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Also remember that it’s okay to ask the interviewer to repeat a question if you didn’t understand it. It’s also absolutely fine to confirm whether you heard correctly, by repeating the question back. It’s far better taking the time to do this than to risk providing an answer that’s irrelevant, or shows a lack of understanding.

Be Realistic

This can be a difficult one – but it’s really important. Before applying for a role in English, take the time to honestly evaluate your language skills. It’s great to be ambitious, but consider whether or not you do feel you’re at the right level to be apply.

You might decide to ask friends or colleagues how they’d evaluate your English level, or perhaps consider taking some business English classes to improve your confidence and preparation.

And why is this crucial? Well, if a recruiter or hiring manager has a call with you, and they don’t believe your English it at the level it needs to be, they won’t be able to put you through to the next stage, regardless of your technical skills.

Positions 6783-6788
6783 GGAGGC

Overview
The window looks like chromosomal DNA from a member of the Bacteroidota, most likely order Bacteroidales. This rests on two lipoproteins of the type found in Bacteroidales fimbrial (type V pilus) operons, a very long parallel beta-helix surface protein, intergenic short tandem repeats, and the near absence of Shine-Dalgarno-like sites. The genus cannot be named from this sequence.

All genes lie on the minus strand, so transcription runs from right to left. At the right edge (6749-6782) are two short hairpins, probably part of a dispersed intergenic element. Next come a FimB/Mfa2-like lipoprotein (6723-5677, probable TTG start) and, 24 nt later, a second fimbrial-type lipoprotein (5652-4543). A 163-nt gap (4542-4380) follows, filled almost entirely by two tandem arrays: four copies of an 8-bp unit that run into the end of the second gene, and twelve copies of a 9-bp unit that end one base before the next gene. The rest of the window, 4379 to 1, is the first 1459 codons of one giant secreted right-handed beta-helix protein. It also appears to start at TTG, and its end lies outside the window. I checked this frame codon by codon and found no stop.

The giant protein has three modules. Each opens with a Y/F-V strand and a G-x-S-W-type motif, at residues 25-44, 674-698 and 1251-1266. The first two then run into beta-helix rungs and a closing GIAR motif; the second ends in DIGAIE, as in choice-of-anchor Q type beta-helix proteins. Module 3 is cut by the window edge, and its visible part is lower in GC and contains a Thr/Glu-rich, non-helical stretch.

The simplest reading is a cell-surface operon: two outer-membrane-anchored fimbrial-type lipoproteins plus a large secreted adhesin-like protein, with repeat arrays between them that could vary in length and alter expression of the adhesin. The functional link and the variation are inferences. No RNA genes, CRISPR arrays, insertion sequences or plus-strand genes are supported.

Additionally, they may leave an internal note mentioning this is why you were declined for a position. This could mean if you reapply for a role with the same company at a future date, you might be automatically rejected. It’s worth trying to avoid being placed in this position, and negatively impacting future prospects.

Get Feedback

Of course, it’s always important to get feedback. If you’re not successful in landing the role you were hoping for, don’t give up! Ask your recruiter for feedback, and find out if there are any areas you should focus on.

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Likewise, if you’re currently taking any English courses, make sure to let your tutor know what your ambitions are and to ask for their support!

Do you have an interview in English coming up? I’d love to hear your interview tips for non-native English speakers! Feel free to comment below!